Saturday, January 5, 2013

Vanished Rochester: D.U.R. Car Barns

D.U.R. car barn fire, May 19, 1923
 It may be difficult to visualize now, but a century ago the village of Rochester was a mass trans-portation hub. On the east side of North Main Street, just south of the Paint Creek bridge, the Detroit, Rochester, Romeo and Lake Orion Railway built a powerhouse and car barns in 1899 when the company brought an interurban railway line through town.  The D.R.R. & L.O. was soon absorbed into the Detroit United Railway (D.U.R.) system, the name by which it is more commonly recognized. The Flint Division of the D.U.R.  line drew all of its electric power from the generating plant in Rochester, and rolling stock on the line was repaired in the adjacent car barn facility.

Early in the morning of May 19, 1923, the car barns were destroyed by a fire that the Rochester Clarion described as "the most disastrous and spectacular fire ever witnessed in Rochester." The Clarion's account of the event read in part:
     Fire, of unknown origin, had broken out in the vestibule of one of the six large limited cars which had been run under cover in the barns after their daily runs, and was being fought by the sweeper who was attending his duties in the barns, and for which purpose the power had been shut off -- water and electricity not mixing well together. Not being able to extinguish the blaze which was gaining great headway in the car and spread rapidly on account of the large amount of grease accumulated in the car and barns, it was then too late to turn on the power and run out the cars, which otherwise might have easily been done.
     Our local fire department soon responded and did valiant work in keeping the fire which was already beyond their control in the barns, from igniting the thousands of gallons of oil in the large transformer tanks, kept in a separate room at the rear of the burning building.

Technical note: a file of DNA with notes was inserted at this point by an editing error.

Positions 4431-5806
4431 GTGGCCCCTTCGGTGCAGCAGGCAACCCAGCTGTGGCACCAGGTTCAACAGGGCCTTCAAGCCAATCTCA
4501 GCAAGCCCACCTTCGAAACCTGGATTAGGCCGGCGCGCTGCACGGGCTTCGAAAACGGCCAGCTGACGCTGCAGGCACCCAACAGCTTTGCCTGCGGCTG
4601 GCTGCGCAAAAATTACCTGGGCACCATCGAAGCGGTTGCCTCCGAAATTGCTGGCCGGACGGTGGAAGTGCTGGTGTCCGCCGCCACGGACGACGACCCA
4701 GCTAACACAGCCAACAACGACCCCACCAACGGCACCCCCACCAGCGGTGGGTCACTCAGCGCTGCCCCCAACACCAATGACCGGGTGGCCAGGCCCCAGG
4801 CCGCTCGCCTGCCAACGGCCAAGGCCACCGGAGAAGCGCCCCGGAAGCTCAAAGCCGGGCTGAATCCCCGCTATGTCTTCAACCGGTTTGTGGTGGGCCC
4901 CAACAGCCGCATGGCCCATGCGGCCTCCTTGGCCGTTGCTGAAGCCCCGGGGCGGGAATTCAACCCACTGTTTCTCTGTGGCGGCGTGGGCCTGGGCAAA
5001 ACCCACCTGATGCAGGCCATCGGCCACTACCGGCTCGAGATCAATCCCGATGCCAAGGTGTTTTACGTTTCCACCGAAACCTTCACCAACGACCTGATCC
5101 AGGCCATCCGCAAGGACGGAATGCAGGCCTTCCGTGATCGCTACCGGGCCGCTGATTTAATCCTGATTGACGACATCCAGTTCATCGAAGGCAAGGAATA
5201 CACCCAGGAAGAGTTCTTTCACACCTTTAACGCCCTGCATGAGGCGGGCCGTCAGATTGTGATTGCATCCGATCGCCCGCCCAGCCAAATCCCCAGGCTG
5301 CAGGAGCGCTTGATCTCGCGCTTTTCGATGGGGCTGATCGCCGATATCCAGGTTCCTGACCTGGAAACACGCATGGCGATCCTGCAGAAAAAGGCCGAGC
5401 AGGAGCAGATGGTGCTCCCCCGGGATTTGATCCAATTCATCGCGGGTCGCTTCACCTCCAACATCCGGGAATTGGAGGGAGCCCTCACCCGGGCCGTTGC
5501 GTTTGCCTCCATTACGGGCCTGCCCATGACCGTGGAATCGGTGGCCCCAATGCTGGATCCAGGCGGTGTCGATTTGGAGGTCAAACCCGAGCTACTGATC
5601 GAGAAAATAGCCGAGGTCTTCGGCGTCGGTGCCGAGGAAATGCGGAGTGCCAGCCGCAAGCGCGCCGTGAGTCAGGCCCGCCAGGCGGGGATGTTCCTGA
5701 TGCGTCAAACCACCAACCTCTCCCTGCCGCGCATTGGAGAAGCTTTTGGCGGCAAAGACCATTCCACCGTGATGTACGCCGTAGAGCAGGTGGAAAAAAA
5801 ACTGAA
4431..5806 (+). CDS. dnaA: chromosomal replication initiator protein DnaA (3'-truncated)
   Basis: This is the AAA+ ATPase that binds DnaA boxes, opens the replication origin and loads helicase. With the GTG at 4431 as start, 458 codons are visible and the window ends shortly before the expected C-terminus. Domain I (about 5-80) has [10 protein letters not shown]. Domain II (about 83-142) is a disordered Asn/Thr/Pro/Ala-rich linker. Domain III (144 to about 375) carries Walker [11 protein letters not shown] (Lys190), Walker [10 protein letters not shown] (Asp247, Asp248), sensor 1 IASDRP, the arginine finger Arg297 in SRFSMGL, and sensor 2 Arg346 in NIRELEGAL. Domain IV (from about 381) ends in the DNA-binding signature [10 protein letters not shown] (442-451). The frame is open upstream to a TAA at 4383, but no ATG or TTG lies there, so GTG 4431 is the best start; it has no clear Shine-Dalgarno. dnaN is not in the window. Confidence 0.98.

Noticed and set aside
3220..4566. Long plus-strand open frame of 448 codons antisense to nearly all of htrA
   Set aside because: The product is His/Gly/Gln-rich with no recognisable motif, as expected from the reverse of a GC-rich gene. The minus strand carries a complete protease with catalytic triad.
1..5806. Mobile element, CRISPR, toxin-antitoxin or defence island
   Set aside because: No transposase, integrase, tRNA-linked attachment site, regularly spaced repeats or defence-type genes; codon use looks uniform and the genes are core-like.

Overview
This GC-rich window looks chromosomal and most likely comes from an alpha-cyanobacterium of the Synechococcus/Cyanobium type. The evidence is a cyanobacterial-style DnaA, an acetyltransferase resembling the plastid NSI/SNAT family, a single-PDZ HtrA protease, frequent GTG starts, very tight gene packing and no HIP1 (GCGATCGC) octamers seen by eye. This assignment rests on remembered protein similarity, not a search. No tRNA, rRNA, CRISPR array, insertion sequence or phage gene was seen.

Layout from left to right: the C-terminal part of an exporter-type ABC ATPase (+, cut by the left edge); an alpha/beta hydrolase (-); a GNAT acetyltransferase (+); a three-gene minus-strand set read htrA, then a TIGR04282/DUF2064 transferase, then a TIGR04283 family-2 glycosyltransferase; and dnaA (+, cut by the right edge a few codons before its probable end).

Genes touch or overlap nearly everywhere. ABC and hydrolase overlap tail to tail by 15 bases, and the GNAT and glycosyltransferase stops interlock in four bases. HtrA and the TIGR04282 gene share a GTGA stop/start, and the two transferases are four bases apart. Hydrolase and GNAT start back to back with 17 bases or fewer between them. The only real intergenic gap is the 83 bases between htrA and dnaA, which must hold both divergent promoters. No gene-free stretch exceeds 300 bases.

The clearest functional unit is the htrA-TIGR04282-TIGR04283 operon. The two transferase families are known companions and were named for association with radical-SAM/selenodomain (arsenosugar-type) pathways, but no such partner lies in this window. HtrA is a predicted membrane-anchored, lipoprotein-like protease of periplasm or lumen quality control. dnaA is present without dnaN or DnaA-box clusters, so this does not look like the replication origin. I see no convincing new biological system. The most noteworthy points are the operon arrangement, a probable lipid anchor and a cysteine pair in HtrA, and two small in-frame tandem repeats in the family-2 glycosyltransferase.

An alarm call was sent the Pontiac fire department and a fire truck and several firemen were soon upon the ground, but only to aid in extinguishing the blaze as the building was then a complete wreck.
     The loss of the building, six cars, tools, etc. is estimated at above $200,000.
D.U.R. car barn fire, May 19, 1923
The company's intention at first was to repair the burned out car barns, as the walls appeared to remain sound. This effort soon proved unworkable and the structure was demolished, relegating it to the pages of Vanished Rochester. A short eight years later, the entire D.U.R. line through Rochester was abandoned as motor vehicles siphoned away the company's business.

The photos shown here were taken by one of the firefighters later in the morning when D.U.R. workers and bystanders moved in to survey the wreckage.  In the photo at the top of this post, notice the curved track which runs from the left side of the frame (beginning at the brick street) into the center of the car barn.  This is part of the track that was uncovered in the summer of 2012 during the Main Street reconstruction project.

To view a map of the Detroit United Railway system as it looked in 1913, click here.


  1. Hello people of Rochester/Avon,
    This might sound strange, but I am searching for a man named Evan Williams, the son of Helen S Williams of Rochester. Through some online searching I discovered that Helen once owned a bookstore called The Book Stall in Rochester and she passed in 2010. The reason for my search is the fact that I stumbled across a book titled "Dandelion and Other Poems" by Bert Penny, a book Helen was involved with at a local thrift store here in Tustin, CA. Inside the cover is a note from Helen to Evan expressing her joy of having a hand in this book and excitement to share it with her son. I'm not sure the circumstances for this book making its way to the thrift store, but I like the thought of returning it to the person it was originally intended for if possible. Any help in this adventure of mine would be greatly appreciated!
    Dustin Hall, Tustin, CA

  2. First of all, a very nice piece on the DUR in Rochester. It provided many jobs for area residents, both as motormen and conductors, as well as maintenance crews in the powerhouse, dispatchers office and car barns. I have only one nit-picky point: Streetcars and Interurban cars are two distinctly different animals. An interurban is designed for high speed inter-city mass transit and connects towns and cities with frequent, often hourly, fast service. Many express runs on the Flint Division of the CUR operated at speeds up to 60MPH. In contrast, a streetcar is designed for low speed electric mass transportation needs in a heavily populated city setting. Thank you.